- The Washington Times - Thursday, September 17, 2015

A new federal report on the “re-homing” of adopted children said the problem is hard to track, but government officials are taking action to stop the practice.

Re-homing, described as “unregulated child custody transfer” by the Government Accountability Office (GAO) in its Sept. 16 report, is where U.S. families seek new families for their adopted children outside the courts or adoption agencies.

Adopted children, usually teens, report being given away to strangers who abused or neglected them, and feeling disoriented by being abandoned by the family they thought they joined. Some children have become homeless.

​Rep. Lloyd ​Doggett, ​Texas Democrat and ranking ​m​ember of ​House Ways and Means subcommittee on human resources, said the GAO report sheds light on children “who live and suffer in the shadows.”

“Re-homing is a serious problem that impacts too many young people, particularly those who have already faced trauma or are coming to the United States from international adoption. These vulnerable children want and deserve a loving home, and we must do everything in our power to protect them from the dangers of re-homing,” said​ Rep. James​ Langevin, ​Rhode Island Democrat and co-chair of the Congressional Caucus on Foster Youth​.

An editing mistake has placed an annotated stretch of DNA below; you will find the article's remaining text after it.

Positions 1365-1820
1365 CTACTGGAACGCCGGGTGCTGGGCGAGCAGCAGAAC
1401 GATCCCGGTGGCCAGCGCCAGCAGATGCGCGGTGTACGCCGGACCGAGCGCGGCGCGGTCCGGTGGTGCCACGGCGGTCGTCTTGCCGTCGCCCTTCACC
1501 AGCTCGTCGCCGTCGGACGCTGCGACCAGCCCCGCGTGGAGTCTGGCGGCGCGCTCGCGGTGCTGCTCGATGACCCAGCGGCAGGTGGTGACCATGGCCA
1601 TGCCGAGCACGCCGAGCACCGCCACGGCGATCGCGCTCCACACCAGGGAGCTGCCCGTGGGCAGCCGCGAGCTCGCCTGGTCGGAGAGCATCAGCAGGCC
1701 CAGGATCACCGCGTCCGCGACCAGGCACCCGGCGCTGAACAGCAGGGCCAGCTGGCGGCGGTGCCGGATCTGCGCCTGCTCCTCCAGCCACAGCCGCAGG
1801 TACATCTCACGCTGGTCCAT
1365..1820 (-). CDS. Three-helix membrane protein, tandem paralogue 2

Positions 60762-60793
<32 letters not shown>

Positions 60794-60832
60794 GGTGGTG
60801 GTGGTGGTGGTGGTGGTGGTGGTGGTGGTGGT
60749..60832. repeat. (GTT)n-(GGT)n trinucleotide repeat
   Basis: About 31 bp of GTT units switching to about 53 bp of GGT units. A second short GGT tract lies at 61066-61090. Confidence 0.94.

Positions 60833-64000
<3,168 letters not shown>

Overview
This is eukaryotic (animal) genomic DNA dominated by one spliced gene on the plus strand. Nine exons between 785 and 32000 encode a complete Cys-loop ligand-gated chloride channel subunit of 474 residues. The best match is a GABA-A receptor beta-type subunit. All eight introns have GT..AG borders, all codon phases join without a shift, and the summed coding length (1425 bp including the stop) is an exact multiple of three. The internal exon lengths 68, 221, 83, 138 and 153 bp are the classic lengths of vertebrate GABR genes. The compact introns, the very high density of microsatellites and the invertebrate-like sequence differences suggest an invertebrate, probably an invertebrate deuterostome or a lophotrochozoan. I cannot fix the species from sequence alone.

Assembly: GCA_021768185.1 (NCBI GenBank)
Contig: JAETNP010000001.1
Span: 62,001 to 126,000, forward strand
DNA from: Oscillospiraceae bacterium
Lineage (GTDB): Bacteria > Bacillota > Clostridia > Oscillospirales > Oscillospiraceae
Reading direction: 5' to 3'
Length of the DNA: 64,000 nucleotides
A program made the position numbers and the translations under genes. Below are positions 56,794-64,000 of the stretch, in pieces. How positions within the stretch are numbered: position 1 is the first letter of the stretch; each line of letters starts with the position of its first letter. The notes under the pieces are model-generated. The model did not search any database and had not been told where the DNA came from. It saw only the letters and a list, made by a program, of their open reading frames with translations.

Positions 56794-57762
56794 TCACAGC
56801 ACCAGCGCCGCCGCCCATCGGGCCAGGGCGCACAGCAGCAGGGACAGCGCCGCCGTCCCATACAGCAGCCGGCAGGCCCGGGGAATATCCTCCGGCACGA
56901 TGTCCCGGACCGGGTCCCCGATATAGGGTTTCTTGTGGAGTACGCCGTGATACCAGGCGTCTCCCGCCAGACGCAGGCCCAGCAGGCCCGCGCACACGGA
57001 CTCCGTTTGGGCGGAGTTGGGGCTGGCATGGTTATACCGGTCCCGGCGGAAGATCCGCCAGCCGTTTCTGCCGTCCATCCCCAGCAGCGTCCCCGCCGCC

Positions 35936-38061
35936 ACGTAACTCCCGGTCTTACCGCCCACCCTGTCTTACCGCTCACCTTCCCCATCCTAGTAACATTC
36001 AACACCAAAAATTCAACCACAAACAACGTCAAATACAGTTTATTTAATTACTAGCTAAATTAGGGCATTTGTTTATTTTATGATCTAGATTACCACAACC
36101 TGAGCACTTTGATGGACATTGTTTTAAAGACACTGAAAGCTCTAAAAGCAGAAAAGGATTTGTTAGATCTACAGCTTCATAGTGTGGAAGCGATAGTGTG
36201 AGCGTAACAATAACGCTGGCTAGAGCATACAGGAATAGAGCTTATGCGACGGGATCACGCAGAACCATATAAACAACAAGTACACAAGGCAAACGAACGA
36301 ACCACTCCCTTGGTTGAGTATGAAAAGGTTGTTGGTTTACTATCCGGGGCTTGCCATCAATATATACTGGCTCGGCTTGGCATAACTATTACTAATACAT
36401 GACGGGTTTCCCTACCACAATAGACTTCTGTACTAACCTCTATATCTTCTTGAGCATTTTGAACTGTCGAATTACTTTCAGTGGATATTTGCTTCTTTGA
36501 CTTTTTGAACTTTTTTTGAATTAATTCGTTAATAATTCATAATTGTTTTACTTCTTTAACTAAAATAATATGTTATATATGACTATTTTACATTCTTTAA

​Mr. ​Langevin​ has​ introduced ​a bill to address re-homing, called​ “Protecting Adopted Children Act​.​”​

GAO investigators admitted that “little is known” about the re-homing problem since it is typically done through private online conversations and web sites.

In its 15-month investigation, the watchdog agency said it identified 23 instances when a parent sought a new family for a child. However, there was no way to know if a transfer took place.

At least 15 states have taken steps to address re-homing, with seven passing laws to criminalize the practice or restrict advertising about children.

The GAO said the problem appears to occur in families who are not equipped or prepared to handle children — especially those adopted internationally — with complex emotional, mental, physical problems.

Federal agencies are studying the issue and urging more pre-adoption counseling and post-adoption services., the report said.

Sign up for Daily Newsletters

Manage Newsletters

Copyright © 2021 The Washington Times, LLC. Click here for reprint permission.

Please read our comment policy before commenting.


Click to Read More and View Comments

Click to Hide